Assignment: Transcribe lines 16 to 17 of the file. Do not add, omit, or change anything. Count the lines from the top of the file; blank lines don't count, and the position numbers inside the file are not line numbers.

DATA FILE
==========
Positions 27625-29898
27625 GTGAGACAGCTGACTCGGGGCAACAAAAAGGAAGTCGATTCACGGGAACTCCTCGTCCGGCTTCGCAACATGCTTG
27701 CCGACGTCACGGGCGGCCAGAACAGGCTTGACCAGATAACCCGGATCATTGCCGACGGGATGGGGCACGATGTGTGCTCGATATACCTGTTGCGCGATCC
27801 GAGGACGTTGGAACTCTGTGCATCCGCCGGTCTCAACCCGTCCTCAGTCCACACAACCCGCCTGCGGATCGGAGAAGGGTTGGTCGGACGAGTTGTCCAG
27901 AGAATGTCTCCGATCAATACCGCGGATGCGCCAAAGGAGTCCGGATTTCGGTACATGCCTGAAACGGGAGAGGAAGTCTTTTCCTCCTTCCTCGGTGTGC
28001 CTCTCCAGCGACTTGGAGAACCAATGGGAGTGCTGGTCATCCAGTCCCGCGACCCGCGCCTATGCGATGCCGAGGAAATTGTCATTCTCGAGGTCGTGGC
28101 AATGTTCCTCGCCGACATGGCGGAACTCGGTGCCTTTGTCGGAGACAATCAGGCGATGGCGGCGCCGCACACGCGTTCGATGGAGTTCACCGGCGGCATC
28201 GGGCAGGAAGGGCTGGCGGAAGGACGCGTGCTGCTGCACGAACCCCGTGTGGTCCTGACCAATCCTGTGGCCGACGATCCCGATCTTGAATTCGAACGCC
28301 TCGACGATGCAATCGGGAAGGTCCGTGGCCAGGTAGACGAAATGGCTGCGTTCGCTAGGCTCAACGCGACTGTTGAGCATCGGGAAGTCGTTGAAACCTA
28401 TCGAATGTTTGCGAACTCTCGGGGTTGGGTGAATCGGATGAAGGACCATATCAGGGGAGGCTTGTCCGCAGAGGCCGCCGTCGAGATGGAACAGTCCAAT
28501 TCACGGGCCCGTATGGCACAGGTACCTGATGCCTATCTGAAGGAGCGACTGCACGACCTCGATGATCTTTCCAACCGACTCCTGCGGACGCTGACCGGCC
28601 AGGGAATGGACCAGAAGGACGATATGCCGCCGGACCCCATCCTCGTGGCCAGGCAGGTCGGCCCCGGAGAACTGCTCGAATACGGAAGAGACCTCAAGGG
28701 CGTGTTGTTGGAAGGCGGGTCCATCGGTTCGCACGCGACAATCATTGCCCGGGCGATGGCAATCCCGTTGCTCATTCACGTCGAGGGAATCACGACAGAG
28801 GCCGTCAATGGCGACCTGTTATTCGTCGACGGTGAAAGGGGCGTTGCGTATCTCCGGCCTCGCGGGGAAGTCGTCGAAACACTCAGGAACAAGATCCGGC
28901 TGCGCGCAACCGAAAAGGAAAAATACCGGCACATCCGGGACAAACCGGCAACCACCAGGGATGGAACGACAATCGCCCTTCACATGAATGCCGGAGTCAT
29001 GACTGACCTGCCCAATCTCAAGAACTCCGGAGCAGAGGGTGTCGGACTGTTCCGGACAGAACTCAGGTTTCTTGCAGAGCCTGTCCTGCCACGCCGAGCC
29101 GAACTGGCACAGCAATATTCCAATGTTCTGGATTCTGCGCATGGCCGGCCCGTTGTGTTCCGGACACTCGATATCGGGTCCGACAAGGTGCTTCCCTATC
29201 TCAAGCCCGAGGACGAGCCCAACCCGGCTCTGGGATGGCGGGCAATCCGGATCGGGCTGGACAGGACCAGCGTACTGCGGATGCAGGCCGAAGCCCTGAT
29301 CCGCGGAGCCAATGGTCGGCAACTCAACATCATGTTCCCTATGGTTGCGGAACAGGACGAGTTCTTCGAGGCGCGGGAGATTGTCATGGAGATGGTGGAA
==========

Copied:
29001 GACTGACCTGCCCAATCTCAAGAACTCCGGAGCAGAGGGTGTCGGACTGTTCCGGACAGAACTCAGGTTTCTTGCAGAGCCTGTCCTGCCACGCCGAGCC
29101 GAACTGGCACAGCAATATTCCAATGTTCTGGATTCTGCGCATGGCCGGCCCGTTGTGTTCCGGACACTCGATATCGGGTCCGACAAGGTGCTTCCCTATC